Education Graduate Enrollment Above the Fold
Graduate enrollment in the UA College of Education and Health Professions consistently exceeds those of other UA colleges, a UA official said.
Fall graduate enrollment for the college reached 1,163 students, according to the university’s 11th day enrollment report. The CoEHP has 246 more graduate students enrolled this fall than the largest college on campus, Fulbright College of Arts and Sciences.
The CoEHP offers more graduate programs than other academic colleges, with 11 doctoral programs and 14 master’s programs, said Michael Miller, associate dean for academic affairs and professor of higher education.
“I think the economy certainly has something to do with [enrollment],” Miller said. “but I also think that over the last five or six years the college has done a much better job of marketing and recruiting students.”
“[The economy] definitely had an effect on me getting my master’s,” said Shannon McCarthy, a doctoral student, originally from Los Angeles. “When I graduated in December 2008, the job market was horrible. I was offered great positions, but they were basically internship positions…Some were even unpaid.”
McCarthy, who is working on her doctorate in recreation and sports management, said graduate school is giving her more options.
“As much as I loved [having] my master’s, I felt I would be more marketable and be able to do more if I were actually able to continue on and get my doctorate in something I really want to focus on,” she said. “For me, it made sense to keep going.”
McCarthy went straight into her UA doctoral program after completing her master’s degree at the UA, making her one of the youngest in her program, she said.
“I’m the baby of the RESM program,” she said. “I know I’m the youngest by a few years, at least.”
It is not uncommon for most graduate students in the CoEHP to be non-traditional, Miller said, that is, students that have some career experience before coming back to school to pursue a graduate degree.
“In a college of education, typically the average age is going to be in the mid 40s, compared to someone in the liberal arts who’s gone straight through [their graduate program],” he said. “It’s almost 20 years older.”
Karyl Lounsbery, a UA doctoral candidate for counselor education, went back to school almost 20 years after graduating high school.
“I always wanted a Ph.D,” she said. “When I finally finished my bachelor’s I decided if I’m going to do this, I’m just going to sit down, and I’m going to do it in one chunk.”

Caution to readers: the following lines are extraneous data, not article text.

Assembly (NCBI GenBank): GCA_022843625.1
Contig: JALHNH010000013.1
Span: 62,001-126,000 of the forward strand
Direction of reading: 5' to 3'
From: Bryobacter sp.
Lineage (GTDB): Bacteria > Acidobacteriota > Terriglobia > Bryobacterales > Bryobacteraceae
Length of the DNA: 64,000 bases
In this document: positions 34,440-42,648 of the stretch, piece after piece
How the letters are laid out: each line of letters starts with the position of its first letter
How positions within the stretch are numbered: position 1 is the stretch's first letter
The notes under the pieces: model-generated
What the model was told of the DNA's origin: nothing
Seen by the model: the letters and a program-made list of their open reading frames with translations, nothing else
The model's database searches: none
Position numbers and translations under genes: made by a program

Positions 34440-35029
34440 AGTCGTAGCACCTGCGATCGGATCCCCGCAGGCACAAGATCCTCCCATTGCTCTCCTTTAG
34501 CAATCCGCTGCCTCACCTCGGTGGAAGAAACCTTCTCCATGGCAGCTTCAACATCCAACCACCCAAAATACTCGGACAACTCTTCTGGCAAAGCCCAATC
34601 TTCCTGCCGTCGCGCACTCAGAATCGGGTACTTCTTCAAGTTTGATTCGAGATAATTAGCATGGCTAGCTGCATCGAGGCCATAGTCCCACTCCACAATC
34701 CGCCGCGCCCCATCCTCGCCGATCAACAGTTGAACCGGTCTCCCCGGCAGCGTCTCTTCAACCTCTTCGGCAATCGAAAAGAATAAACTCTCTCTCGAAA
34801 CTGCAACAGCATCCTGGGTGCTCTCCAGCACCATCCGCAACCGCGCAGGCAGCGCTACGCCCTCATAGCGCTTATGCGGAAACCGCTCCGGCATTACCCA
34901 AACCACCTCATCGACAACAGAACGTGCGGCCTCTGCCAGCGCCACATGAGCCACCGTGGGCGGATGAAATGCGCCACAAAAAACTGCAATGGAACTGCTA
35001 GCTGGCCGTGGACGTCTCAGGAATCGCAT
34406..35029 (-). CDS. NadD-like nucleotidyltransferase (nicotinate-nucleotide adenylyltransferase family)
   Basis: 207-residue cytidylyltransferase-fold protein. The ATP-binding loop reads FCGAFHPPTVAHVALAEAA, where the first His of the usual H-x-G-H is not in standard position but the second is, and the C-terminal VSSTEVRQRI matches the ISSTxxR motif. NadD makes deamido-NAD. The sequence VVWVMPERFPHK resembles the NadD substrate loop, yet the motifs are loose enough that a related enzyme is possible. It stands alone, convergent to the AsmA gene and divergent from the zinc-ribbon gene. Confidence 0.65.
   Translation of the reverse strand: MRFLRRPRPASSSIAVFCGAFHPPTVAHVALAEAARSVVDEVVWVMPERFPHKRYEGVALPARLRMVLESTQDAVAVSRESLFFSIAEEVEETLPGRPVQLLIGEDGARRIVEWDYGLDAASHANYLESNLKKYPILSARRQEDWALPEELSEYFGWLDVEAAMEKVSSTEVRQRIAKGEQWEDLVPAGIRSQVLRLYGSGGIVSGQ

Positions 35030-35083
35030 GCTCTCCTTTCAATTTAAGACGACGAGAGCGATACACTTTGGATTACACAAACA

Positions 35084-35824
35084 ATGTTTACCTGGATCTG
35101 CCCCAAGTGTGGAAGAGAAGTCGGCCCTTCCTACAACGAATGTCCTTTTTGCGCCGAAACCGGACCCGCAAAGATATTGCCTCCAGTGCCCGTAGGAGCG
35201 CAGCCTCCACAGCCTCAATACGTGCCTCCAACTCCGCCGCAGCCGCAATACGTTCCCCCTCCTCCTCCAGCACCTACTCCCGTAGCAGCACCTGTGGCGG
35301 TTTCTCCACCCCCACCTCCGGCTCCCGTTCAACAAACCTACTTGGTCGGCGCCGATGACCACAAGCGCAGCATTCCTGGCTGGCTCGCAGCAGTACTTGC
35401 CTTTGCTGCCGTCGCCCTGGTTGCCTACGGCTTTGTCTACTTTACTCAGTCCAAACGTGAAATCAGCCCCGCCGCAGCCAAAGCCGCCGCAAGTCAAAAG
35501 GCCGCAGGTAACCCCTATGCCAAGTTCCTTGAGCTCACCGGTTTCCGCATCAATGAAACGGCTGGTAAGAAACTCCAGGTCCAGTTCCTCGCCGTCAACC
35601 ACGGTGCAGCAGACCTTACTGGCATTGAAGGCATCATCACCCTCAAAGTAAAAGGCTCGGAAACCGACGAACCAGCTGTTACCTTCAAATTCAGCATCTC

Through the years, the value of a degree has changed and Lounsbery has changed to keep up, she said.
“You can’t really do a whole lot with a bachelor’s degree anymore. At all. You almost have to have a master’s for almost anything,” she said. “A bachelor’s degree really doesn’t mean a whole lot anymore. My bachelor’s is in psychology, and you can’t do anything with that with a bachelor’s degree.”
“There was only so far I could go without have a degree of any sort,” she said. “I felt like I had maxed out my potential in the job market, as far as things I could do. I had to make an adjustment to be more mentally active: do things I could do with my mind.”
Some graduate students think a degree from the CoEHP gives them more opportunities for jobs once they graduate.
“The people in our college are the people they’re looking at for increased job opportunities,” said MarTeze Hammonds, a UA doctoral student from Kentucky.
Employment of health educators is expected to grow faster than the average for all occupations, and job prospects are expected to be favorable, according to the U.S. Bureau of Labor Statistic.
Employment for education administrators is expected to grow about as fast as the average for all occupations, but job opportunities should be excellent because of a high number of expected retirements, according to the BLS.
Hammonds, who is pursuing his doctorate in higher education administration, said there are several reasons students look to the UA CoEHP for their graduate degrees.
“When I was trying to find a doctoral program, I was trying to find one that had faculty and staff that were very supportive and respected the type of research that I wanted to do…and were knowledgeable and had experience in the type of field, in higher education, that I wanted to go into,” Hammonds said.